However, the EU called for its fleets to maintain their previous access levels – with Emmanuel Macron facing particular pressure from the French fishing industry.
First, the UK said it would reclaim 80 percent of EU quotas from January 1.
However, Brussels suggested restoring just 18 percent.
The two sides are believed to be near a "landing zone" that has a transition period of perhaps five or seven years. However, there is still no agreement.
LEVEL PLAY FIELD
The EU has insisted that the UK commit to a level playing field to ensure that businesses on the continent are not undercut by introducing lower environmental standards and regulations.
State aid has emerged as a particular problem, especially as the coronavirus is making parts of the economy unprofitable.
However, the UK says it needs to regain sovereign powers to make rules, even though it has no plans to lower standards or distort competition by subsidizing the private sector.
It seemed that this area was close to being resolved before France reportedly put a number of additional conditions in place, including huge penalties in the form of tariffs for breaking the rules.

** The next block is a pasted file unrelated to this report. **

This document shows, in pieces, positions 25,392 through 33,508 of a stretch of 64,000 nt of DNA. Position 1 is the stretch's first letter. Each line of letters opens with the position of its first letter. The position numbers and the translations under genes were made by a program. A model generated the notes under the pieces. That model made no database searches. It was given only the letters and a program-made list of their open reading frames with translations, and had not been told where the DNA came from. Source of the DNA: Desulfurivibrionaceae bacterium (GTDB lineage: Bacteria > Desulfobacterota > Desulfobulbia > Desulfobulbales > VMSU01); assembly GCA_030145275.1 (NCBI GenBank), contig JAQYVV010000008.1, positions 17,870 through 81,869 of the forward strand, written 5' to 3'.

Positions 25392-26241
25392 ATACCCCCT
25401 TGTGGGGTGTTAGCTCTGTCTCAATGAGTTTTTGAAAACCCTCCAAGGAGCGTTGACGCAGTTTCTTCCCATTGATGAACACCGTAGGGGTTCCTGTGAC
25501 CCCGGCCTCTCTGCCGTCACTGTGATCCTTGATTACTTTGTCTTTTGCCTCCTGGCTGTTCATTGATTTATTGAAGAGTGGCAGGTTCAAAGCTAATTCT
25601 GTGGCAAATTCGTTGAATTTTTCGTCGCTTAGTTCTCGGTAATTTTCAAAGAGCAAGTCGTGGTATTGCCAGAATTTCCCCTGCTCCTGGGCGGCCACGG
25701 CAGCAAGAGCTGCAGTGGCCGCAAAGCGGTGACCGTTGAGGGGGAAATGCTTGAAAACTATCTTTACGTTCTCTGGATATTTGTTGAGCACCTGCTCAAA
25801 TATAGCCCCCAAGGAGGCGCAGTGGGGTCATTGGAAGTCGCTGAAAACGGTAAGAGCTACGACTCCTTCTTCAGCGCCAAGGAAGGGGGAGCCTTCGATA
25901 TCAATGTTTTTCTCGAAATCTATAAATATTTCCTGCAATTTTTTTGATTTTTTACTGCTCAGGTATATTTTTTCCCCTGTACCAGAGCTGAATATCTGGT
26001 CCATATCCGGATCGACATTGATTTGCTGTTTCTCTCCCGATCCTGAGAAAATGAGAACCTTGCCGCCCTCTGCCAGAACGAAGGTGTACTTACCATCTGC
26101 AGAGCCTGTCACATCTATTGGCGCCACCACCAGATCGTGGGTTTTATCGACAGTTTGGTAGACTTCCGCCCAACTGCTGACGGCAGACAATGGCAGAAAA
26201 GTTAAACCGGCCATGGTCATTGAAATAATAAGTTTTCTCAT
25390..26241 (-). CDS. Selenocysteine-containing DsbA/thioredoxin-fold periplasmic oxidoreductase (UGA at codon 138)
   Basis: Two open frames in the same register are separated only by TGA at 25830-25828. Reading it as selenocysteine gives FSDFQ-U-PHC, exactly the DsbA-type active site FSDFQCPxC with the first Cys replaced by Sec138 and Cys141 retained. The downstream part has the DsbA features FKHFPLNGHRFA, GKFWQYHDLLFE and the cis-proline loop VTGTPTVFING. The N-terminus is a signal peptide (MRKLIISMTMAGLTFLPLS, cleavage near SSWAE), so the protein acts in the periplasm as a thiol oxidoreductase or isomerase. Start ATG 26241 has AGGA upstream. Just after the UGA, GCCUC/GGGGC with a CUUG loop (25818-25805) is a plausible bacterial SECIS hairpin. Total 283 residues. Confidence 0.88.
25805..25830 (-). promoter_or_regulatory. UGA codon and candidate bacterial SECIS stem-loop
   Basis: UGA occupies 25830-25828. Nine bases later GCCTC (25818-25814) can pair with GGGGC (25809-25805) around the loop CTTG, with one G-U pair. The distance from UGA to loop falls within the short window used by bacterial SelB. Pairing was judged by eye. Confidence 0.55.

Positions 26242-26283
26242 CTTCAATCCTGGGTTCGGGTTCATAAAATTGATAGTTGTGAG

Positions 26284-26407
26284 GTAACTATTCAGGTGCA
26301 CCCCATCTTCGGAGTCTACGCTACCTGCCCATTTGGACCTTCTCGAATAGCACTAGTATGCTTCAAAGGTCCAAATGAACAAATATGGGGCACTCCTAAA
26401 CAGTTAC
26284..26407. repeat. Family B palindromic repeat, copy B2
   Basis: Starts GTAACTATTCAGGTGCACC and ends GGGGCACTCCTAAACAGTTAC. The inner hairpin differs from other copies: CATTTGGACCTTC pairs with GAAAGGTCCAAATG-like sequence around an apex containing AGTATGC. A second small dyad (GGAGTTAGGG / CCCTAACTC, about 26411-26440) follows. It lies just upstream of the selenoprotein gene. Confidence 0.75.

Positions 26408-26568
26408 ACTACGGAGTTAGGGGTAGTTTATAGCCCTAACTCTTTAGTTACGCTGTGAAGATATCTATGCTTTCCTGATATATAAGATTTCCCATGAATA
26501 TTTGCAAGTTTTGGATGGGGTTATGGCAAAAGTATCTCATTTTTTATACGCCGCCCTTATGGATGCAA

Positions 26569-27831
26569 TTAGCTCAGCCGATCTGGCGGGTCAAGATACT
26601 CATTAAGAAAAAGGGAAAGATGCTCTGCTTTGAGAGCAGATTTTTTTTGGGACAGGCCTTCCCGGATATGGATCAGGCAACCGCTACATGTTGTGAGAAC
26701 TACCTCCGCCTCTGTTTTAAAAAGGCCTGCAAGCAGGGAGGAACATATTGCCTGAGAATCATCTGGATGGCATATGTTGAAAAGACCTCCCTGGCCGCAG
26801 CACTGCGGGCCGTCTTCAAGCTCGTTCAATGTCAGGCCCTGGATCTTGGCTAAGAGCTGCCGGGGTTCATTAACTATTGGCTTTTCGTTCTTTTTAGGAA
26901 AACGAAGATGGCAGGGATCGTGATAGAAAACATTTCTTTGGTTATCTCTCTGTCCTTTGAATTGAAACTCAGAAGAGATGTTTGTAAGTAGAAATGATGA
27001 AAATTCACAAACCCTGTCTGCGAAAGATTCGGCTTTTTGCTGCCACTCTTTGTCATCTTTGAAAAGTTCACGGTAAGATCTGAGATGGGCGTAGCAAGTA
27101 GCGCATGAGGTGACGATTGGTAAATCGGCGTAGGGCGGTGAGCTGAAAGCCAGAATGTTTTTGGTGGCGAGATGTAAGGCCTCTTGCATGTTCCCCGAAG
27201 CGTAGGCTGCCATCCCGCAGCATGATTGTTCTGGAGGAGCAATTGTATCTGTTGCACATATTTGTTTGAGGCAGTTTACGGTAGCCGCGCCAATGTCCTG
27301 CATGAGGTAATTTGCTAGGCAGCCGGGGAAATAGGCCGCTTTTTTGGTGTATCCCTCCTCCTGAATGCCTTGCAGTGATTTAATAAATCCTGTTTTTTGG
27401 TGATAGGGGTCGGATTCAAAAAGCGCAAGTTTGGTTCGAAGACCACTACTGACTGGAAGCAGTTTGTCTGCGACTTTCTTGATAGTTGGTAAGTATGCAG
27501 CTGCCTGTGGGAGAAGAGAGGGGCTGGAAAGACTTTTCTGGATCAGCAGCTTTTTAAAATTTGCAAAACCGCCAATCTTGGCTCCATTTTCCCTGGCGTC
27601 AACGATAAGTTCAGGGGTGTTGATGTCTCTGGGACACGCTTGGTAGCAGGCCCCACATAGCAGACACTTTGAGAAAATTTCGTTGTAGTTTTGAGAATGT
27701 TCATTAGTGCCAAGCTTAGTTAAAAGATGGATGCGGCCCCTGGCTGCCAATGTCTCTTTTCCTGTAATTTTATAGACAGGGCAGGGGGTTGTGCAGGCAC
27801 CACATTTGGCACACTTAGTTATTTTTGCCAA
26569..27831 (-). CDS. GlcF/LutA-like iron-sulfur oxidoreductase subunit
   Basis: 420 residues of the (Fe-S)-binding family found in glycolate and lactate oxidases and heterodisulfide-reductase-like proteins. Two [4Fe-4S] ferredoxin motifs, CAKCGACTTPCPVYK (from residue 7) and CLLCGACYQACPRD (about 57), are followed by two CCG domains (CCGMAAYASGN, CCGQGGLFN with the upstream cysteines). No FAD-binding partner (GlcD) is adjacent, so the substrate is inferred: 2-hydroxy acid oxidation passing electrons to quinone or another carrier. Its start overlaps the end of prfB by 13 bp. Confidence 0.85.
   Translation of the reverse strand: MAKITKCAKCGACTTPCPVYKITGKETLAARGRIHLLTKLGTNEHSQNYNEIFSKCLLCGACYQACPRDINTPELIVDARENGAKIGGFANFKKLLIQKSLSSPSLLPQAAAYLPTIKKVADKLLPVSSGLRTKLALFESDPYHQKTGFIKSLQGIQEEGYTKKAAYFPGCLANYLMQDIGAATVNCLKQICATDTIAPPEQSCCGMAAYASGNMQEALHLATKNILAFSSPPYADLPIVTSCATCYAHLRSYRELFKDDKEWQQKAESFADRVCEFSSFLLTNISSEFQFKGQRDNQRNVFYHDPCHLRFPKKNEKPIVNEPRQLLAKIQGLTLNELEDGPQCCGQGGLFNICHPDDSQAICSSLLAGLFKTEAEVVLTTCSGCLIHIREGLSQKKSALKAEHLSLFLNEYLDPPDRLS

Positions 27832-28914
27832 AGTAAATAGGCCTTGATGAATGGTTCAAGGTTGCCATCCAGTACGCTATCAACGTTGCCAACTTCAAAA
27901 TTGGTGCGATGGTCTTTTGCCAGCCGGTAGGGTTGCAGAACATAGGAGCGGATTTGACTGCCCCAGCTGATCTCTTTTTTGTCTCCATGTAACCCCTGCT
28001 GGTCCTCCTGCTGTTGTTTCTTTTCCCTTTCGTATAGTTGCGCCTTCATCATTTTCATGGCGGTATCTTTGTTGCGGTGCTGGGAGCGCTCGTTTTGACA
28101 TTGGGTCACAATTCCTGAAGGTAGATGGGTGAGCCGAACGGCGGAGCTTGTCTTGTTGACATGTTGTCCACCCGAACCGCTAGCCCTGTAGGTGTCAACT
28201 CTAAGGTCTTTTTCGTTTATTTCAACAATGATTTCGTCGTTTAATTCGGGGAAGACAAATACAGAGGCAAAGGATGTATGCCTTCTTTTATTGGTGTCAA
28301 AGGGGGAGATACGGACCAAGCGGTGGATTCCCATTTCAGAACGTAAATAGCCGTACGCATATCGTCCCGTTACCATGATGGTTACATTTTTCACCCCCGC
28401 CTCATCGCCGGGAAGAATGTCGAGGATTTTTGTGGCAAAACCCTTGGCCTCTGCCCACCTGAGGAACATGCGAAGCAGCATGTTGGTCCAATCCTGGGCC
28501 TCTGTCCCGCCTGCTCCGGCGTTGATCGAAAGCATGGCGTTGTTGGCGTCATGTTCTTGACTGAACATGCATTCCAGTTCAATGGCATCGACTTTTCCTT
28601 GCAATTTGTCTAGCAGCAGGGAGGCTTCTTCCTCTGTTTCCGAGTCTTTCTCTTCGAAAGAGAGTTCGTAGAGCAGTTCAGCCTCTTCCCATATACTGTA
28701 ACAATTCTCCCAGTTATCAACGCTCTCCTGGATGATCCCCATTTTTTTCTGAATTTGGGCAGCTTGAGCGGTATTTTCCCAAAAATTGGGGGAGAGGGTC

While the UK is happy with the "non-regression" – which means accepting current standards as a basis – it has declined requests to adhere to the rules the bloc will issue in the future.
Michel Barnier told EU ambassadors this week that the UK is now ready to accept the need for a "compensation mechanism" for rules that could resolve the dispute.
Enforcing a deal and who decides whether to break rules has been a focus from the start.
The exemption from the European Court of Justice was one of the greatest demands the Brexiter made in the EU referendum.
But Brussels has tried to maintain control of governance and insist on harsh fines and punitive tariffs for violations.
The governance problem is closely related to that of "a level playing field", with a breakthrough in the latter likely to pave the way for a breakthrough in the former.
Trade talks between the two sides continue in the hope that the path to an agreement is now in sight.
Any agreement would have to be formally ratified by the UK and the EU before it can enter into force.
With December 31st is only two weeks away, both the UK and the bloc will have to race against time to sign a treaty and go into effect before January 1st.
But Mr Rees-Mogg told the moggcast, hosted by the Conservative Home website, that Parliament has shown in the past that it can work quickly when it is needed.